By Melissa B. Jacoby
Momentum appears to be growing in Congress for changing federal law to allow individuals to borrow money for education without undue risk to their financial futures. Specifically, Sen. Dick Durbin (D-IL) and Rep. Steve Cohen (D-TN) have offered standalone legislation, S. 3219, and H.R. 5043, respectively, that would restore the common-sense treatment of private student loans in personal bankruptcy. Sen. Al Franken (D-MN) has submitted an amendment to the Senate financial regulatory overhaul bill that would do the same, although it is unclear whether it will be considered.
To see the issue, imagine that Chris owes $10,000 to Bank One and $10,000 to Bank Two. Both banks conducted the same credit checks and charged the same interest rate. Now imagine that Chris suffers severe financial hardship and files for bankruptcy. If Chris is an honest debtor with few assets, he will emerge from bankruptcy with no legal liability to Bank One, but, under current bankruptcy law, likely will continue to owe $10,000 to Bank Two. Why the different treatment? Chris used the Bank One loan for medical care, food, and other basic necessities, but used the Bank Two loan for trade school tuition.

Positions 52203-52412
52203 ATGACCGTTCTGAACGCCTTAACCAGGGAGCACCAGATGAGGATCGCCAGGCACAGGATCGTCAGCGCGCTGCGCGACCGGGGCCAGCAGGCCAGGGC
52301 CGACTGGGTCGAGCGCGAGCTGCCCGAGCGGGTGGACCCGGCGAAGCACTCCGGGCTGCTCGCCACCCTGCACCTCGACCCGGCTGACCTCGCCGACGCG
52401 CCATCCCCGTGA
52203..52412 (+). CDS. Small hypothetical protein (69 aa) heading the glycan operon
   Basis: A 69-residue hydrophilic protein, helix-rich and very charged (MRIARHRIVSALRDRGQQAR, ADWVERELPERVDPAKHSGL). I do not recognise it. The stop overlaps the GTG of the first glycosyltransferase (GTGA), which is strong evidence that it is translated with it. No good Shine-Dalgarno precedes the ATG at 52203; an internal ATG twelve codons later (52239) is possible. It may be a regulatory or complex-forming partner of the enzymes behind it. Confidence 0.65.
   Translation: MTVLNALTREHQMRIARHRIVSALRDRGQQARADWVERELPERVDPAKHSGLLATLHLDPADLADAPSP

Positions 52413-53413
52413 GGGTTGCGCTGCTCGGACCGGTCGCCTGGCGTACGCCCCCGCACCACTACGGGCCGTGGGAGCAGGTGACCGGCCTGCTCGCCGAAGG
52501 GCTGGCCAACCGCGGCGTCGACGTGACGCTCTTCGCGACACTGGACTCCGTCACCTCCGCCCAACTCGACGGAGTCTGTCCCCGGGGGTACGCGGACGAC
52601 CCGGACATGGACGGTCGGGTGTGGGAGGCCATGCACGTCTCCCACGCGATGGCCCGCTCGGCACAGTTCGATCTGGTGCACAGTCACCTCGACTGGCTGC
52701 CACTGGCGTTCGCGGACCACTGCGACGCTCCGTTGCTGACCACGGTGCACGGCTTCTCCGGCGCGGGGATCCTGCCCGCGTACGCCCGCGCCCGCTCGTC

In the 1970s, for-profit consumer lenders publicly criticized the establishment of such a distinction. Their representatives noted, “If the social utility of what is exchanged for the debt is to be determinative of dischargeability then the question can be raised of whether it is proper to discharge medical bills, food bills, etc. This proposed [legislation] simply suggests that if sufficient political pressure can be generated, a special interest group can obtain special treatment under the bankruptcy law.”
Singing a different tune today, however, the Consumer Bankers Association now endorses treating student loans differently from debts incurred for food or medical bills. Why the shift? In 2005, Congress expanded the nondischargeability of private student loans, allowing for-profit lenders to become beneficiaries of the law they opposed decades earlier.